I have been eating more plant-based meals this summer with the occasional shellfish/ fish. I drizzled the chimichurri over grilled portobello mushrooms. My son Enrico had a little ribeye with his chimichurri. Like a good Italian boy, Enrico wiped up every drip of the chimichurri with a thick piece of crusty bread. It's delicious on grilled or soft bread as well. Honestly, the possibilities are endless.

Cooking Class with Carol

Things to Consider

There are five main ingredients of chimichurri

  • oil

  • red wine vinegar

  • parsley

  • dried oregano

  • garlic

These are essential ingredients that should not be discarded from the recipe.

Don't be afraid to add other herbs to the condiment.

I will use a few additional herbs, like basil, thyme, and Thai basil because I had them available.

Basil as a tendency to oxidize quickly. That means it will turn black once it's cut with a metal knife (Ever see people tearing basil to put into sauce? that's why-- it won't blacken if you use your hands). Because of the heat from the blade of the food processor, the basil could oxidize and turn dark, lending to a darker chimichurri. It will still be just as delicious, just not as visually appealing. Add the vinegar to the mixture as soon as you are done mincing it. It should help to stop the oxidation and retain a more verdant (green) color.

Don't be afraid to experiment. You may come up with your own version of your chimichurri.

Because of the red wine vinegar, the chimichurri can stay out of the refrigerator in an airtight container (on the counter) for 7 days. It will last 2-3 weeks in the refrigerator.

If in the frig, the oil will congeal, and the condiment will look cloudy. Don't be alarmed. Allow it to come to room temperature and the cloudiness will go away. Also, the refrigeration will dull the heat of the chilies.


Authentic Chimichurri

½ cup extra virgin olive oil

1/4 cup red wine vinegar

½ cup parsley, leaves only

4 cloves garlic

2 small dried red chilies (about 1 tablespoon finely chopped chili)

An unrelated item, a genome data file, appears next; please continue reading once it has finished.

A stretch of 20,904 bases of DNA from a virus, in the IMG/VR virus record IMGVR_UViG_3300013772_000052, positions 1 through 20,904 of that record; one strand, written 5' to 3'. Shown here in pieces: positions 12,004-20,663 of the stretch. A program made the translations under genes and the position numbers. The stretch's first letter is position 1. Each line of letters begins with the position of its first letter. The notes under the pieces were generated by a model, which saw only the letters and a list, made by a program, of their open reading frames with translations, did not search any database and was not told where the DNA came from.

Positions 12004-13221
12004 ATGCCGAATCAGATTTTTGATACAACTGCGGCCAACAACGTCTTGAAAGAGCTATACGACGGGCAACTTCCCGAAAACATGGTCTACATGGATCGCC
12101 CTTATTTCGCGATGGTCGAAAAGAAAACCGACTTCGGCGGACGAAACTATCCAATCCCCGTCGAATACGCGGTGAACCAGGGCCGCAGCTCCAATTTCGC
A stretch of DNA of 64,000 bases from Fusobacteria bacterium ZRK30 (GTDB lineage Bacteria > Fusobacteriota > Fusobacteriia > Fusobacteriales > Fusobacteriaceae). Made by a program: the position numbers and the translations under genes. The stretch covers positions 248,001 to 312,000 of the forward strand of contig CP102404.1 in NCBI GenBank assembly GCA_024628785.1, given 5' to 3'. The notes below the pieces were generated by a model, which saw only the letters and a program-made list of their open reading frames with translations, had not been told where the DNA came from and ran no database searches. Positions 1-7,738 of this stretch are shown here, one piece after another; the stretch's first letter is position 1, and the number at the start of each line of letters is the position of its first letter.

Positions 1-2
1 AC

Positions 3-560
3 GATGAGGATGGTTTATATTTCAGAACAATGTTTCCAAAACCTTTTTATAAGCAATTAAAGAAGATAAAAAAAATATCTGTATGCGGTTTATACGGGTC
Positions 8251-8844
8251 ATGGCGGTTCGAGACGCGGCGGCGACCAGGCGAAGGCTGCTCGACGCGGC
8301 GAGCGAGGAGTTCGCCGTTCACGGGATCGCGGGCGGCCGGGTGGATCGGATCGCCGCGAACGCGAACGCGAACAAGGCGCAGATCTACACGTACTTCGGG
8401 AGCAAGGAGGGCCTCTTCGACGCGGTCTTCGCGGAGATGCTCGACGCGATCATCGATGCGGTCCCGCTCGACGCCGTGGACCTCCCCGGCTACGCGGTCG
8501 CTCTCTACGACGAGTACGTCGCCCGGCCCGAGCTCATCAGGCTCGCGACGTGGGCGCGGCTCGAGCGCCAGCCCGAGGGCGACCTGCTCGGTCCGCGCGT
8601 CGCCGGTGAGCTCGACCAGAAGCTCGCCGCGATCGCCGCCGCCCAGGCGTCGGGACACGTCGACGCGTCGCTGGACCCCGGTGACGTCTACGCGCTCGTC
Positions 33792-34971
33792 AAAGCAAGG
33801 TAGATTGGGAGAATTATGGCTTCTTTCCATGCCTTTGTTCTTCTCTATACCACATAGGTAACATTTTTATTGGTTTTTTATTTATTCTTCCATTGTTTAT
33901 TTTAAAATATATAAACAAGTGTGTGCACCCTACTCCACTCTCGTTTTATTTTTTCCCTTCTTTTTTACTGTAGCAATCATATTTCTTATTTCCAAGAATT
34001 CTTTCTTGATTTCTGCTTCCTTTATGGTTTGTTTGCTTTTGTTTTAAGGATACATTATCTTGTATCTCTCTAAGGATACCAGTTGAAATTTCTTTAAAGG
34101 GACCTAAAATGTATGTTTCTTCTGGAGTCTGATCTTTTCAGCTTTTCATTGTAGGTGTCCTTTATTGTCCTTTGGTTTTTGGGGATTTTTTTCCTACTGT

¾ teaspoon dried oregano

1 level teaspoon coarse salt

½ teaspoon pepper (to taste)


add all above ingredients plus additional herbs to your liking **

1 medium shallot (1/3 small onion)

What to Do

(If you truly want to be authentic, a mortar and pestle should be used)

1. In a food processor fitted with the large blade, add all of the garlic, chilies salt and pepper. (onion) Pulse until minced.

2. add all fresh herbs**

pulse until minced

immediately add the red wine vinegar

3. remove from food processor to a bowl. Add the oregano. Place in your hands and rub your hands together to release the flavor of the oregano

4. add oil

5. mix well

6. transfer to airtight glass jar fitted with lid.

**adding more herbs, like basil, cilantro, thyme, Thai basil, etc. you will have to increase all of the ingredients. For every 1/2 cup of fresh herbs, increase the olive oil, red wine vinegar, garlic and chilies. salt and pepper to taste.

Oil and vinegar should cover all of the herbs by at least 1/8 inch to ensure the herbs to not spoil. If you notice the herbs are try after you use some of the condiments, add additional oil/vinegar mixture to cover the herbs.

Because of the red wine vinegar, the chimichurri can stay out of the refrigerator in an airtight container (on the counter) for 7 days. It will last 2-3 weeks in the refrigerator.


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1 Comment

mark singo
mark singo
Aug 31, 2022

Always 💕 the history and backstory on your posts!! I always liked adding seeded serrano Chiles and green onions, brings a little more heat..thanks for the great recipe!! Goes well on grilled vegetables,also..